Freaky Fotos – Part II

All in a Day’s Work: Photographing a Murder Scene

I was thinking of Weegee the Famous, or Infamous, who in the 50’s, would keep to his police radio on for the latest crime disasters, then show up in the midst of the police conflict and initial confrontation with victim and perpetrator. He did make some remarkable and gruesome pictures. I was both excited and nervous when I got the call to photograph a murder scene.

This particular attorney was defending the accused that was claiming self-defense. The crime happened in an ordinary neighborhood, where kids play and families mingle.


I was walked through the movements of the two combatants and told where to create “evidence photos.” I shot as I was told to, walking the steps of the assailant, who I was told was acting just defensively. It felt strange and a bit ominous to aim the camera where someone was pursuing another for the sole purpose of terminating that other. Self-defense? Is this where he jumped the chain-link in defending or offending? I didn’t like this guy I was working for.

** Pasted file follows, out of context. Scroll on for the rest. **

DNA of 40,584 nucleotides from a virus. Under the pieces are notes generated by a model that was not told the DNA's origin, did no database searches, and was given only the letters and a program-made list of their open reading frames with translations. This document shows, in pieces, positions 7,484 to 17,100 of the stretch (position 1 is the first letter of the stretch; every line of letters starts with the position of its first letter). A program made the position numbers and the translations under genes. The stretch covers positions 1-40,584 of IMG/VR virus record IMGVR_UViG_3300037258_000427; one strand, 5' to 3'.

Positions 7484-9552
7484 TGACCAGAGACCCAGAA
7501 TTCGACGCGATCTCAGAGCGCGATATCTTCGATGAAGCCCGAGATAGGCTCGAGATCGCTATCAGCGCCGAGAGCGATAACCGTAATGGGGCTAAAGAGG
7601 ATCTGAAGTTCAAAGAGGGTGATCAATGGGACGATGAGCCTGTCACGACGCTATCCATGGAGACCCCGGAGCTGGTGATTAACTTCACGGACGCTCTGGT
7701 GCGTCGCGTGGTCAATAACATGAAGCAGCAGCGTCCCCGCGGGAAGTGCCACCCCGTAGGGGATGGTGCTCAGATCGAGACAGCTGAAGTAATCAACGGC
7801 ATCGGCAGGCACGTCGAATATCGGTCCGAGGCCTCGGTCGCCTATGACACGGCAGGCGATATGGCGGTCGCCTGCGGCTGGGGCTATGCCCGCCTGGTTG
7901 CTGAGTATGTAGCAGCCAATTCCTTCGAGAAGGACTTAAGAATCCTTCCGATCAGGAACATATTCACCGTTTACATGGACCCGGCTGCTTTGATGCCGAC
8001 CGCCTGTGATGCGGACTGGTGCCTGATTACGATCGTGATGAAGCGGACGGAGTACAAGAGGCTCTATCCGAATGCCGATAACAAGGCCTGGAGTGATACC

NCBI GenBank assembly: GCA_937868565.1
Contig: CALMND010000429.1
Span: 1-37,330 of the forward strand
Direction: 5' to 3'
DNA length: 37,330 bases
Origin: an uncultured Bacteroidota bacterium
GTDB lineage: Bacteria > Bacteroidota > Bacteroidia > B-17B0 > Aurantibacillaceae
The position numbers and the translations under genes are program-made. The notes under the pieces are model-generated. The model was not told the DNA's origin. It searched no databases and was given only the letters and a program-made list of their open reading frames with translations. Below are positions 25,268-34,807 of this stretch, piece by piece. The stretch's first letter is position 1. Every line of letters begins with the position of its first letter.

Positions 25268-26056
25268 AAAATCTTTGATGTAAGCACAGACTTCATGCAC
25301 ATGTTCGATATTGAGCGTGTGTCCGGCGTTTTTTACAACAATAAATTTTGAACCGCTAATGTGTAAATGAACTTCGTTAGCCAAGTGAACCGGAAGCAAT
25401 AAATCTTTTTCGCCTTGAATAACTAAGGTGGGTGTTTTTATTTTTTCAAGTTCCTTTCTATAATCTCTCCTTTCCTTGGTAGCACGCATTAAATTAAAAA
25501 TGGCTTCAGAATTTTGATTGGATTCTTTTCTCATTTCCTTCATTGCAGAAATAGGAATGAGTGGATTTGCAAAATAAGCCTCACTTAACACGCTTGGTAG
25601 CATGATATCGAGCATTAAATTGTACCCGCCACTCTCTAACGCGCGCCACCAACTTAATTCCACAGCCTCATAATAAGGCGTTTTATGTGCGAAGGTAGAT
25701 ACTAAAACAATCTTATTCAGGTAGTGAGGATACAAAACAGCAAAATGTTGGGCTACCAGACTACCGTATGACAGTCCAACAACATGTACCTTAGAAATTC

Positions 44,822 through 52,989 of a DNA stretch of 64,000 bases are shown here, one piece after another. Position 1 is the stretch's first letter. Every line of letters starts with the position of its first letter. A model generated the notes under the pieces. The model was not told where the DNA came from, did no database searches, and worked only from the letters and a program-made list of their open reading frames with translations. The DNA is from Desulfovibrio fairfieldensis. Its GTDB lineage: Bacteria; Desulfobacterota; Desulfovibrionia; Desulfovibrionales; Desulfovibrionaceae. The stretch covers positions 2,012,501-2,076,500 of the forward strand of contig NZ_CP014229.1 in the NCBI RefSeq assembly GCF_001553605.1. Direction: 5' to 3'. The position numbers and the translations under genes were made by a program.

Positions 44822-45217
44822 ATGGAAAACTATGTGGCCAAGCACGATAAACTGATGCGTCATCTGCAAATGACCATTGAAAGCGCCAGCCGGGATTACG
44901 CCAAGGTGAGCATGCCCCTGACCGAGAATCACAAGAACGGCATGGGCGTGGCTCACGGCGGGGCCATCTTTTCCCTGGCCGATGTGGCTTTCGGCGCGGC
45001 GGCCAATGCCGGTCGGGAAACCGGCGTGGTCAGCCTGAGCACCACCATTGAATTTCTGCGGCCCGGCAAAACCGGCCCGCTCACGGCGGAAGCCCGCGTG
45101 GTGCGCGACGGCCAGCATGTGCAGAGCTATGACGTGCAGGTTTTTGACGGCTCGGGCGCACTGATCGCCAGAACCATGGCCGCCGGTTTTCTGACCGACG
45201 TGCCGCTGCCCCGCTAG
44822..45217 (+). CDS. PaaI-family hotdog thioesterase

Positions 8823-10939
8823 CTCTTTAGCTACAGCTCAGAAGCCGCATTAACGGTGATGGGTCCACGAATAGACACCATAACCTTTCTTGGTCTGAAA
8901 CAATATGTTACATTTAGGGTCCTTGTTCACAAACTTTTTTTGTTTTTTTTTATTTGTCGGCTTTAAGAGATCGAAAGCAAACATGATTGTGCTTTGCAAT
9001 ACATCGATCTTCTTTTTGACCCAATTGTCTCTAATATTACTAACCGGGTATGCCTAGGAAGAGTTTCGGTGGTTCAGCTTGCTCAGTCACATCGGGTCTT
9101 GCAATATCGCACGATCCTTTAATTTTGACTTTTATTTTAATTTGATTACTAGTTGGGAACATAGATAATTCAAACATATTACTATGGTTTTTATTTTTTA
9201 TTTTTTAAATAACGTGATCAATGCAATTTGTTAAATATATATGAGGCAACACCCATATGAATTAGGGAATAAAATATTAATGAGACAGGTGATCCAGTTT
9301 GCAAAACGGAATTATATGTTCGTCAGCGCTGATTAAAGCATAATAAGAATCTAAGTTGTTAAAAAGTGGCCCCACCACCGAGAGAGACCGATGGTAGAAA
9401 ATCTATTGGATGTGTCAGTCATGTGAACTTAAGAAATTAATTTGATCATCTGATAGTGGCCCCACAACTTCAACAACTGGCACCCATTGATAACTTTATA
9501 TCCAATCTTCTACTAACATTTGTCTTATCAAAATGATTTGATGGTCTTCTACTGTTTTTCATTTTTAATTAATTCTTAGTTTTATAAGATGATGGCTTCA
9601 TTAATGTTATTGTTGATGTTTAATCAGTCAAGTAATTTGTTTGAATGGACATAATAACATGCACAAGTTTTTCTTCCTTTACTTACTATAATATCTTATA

I had been hired by referral from the previous lawyer who asked me to photograph the flesh wounds, made by the bullet holes mentioned in another piece. I never met this lawyer guy, but felt the referral was a proper intro. I had no trouble developing the film overnight and making a number of prints to deliver the next day. I left my invoice and expected to receive payment in net 30. I was paid quickly for the other crime-related job.

5.Victim found

A month passed and then another couple of weeks. I made a phone call seeking payment. After a serious of brush-offs, I visited the office but the lawyer was not present. I sued successfully and went through the process for some four months, even securing a body attachment for this sleazy deadbeat lawyer. The sheriff was reluctant to pick up “an officer of the court.” I finally got the idea to write to the Bar’s Ethics Chairman. Within a few days, I was paid in full, with a letter of apology.

Crime may not pay for some, and the guilty sometimes do get off. One thing I was sure of was that I would be paid for my crime photography. I was no Weegee, looking for a suspenseful shot. I just expected to get paid for my work. And paid I was.

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